(2) shall comply with occupational safety and health standards promulgated under this Act.

The only potential issue with the OSHA mandate, Hills said, was “neither constitutional nor statutory but procedural.”

“The OSH Administrator will likely have to go through notice and comment rule-making process to enact this policy unless the agency can take advantage of the exception for ‘good cause’ provided by section 553(b)(3)(B) of the Administrative Procedure Act,” he continued. “Notice and comment rule-making can take many months and sometimes years. I imagine, however, that there is probably ‘good cause’ to promulgate the rule immediately and solicit comments while the rule goes into effect. Good cause usually exists when there is an immediate need to install a rule to avoid immediate harm. Surely, that is the case with COVID infections.”

While the Administrative Procedure Act may, in theory, provide both hurdles and legs needed to jump them, other legal experts noted that the underlying statute would likely short-circuit any APA-based challenge to the mandate.

“Biden’s COVID vaccine mandate easily falls within the commerce clause because it applies to employers with 100 or more employees, and the OSH Act specifically provides for Emergency Temporary Standards for employee safety, without regard to the Administrative Procedures Act,” attorney Max Kennerly explained via Twitter.

The CMS Mandate

A different set of rules issued by the Centers for Medicare and Medicaid Services will require all health care workers at any facility that receives Medicare or Medicaid reimbursements–which includes the overwhelming majority of health care facilities in the country–to be vaccinated. This rule is estimated to impact some 50,000 health care facilities and will apply to all “CMS-regulated settings, including clinical staff, individuals providing services under arrangements, volunteers, and staff who are not involved in direct patient, resident, or client care,” according to the White House.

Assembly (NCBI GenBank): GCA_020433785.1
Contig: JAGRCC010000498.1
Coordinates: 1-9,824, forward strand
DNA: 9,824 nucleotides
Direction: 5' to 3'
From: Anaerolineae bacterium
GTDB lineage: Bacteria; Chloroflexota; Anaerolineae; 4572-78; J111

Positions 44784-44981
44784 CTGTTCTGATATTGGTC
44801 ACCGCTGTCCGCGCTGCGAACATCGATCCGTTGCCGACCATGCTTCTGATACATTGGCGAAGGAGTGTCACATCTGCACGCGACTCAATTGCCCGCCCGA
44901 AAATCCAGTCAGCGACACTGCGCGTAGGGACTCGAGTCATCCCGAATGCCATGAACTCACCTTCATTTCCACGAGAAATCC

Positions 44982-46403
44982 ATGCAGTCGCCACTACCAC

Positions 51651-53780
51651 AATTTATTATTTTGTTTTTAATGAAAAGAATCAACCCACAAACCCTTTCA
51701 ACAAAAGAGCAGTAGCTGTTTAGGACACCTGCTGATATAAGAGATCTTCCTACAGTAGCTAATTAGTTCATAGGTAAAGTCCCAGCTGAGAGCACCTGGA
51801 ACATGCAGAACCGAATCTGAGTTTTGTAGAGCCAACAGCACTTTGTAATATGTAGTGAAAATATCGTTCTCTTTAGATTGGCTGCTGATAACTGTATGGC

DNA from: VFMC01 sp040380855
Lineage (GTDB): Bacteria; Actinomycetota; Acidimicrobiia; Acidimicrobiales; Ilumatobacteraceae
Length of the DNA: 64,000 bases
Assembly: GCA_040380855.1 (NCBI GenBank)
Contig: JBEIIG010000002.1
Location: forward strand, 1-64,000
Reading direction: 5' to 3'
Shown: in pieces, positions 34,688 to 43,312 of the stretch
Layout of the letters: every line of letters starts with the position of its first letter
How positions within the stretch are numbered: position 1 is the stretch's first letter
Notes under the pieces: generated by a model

“I am expanding vaccination requirements to cover those who work in hospitals, home health care facilities, and other medical facilities,” the president said via Twitter. “If you are seeking care at a health facility, you should know that the people treating you are vaccinated. Period.”

The CMS is working in conjunction with the Centers for Disease Control and Prevention on an interim final rule with a notice-and-comment period, according to HomeCare magazine, suggesting the administration will work through standard APA procedures to secure the legal foundation necessary to enforce the health care worker mandate. The agencies’ action here builds on vaccine requirements for nursing facilities promulgated as regulations earlier this year.

According to the Congressional Research Service, the Commerce Clause gives an agency operating under delegated congressional authority the power to issue a mandate that would be legally sound if “structured as requirements on entities in interstate commerce, such as a requirement on entities to verify vaccination status.”

“Under this authority, which is subject to several limitations, Congress may offer federal funds to nonfederal entities and prescribe the terms and conditions under which the funds are accepted and used by recipients,” CRS notes. “Over the past century, Congress has frequently invoked this authority in the public health context, including for purposes of controlling specified diseases, establishing neighborhood or community health centers, and creating federal health insurance programs, including Medicare and Medicaid.”

The Federal Employee/Contractor Mandate

Finally, the administration will require all federal employees and “employees of contractors that do business with the federal government” to be vaccinated.

According to the Associated Press, the federal employee and contractor mandate will not have an option for covered workers to test out.

Shapiro was adamant that the contractor mandate also presented “no constitutional issue since contracting with the government is voluntary.”

“You don’t have to do it, but if you do it you’re subject to the conditions that the government establishes for such contracting,” he explained. “Again, the issue is one of statutory authority. My understanding is that the government generally can impose health and safety requirements on government contractors under existing law.”

“[T]here is one obvious source of statutory authority here,” Hills added. “The 1949 Procurement Act provides that the President is responsible for administering ‘an economical and efficient system for the procurement and supply of personal property and non-personal services.’ It is well-established that, subject to statutory limits, the President can, through the Office of Federal Contract Compliance Programs (in the Department of Labor) can make rules to carry out this general statutory duty.”

[image via Kevin Dietsch/Getty Images]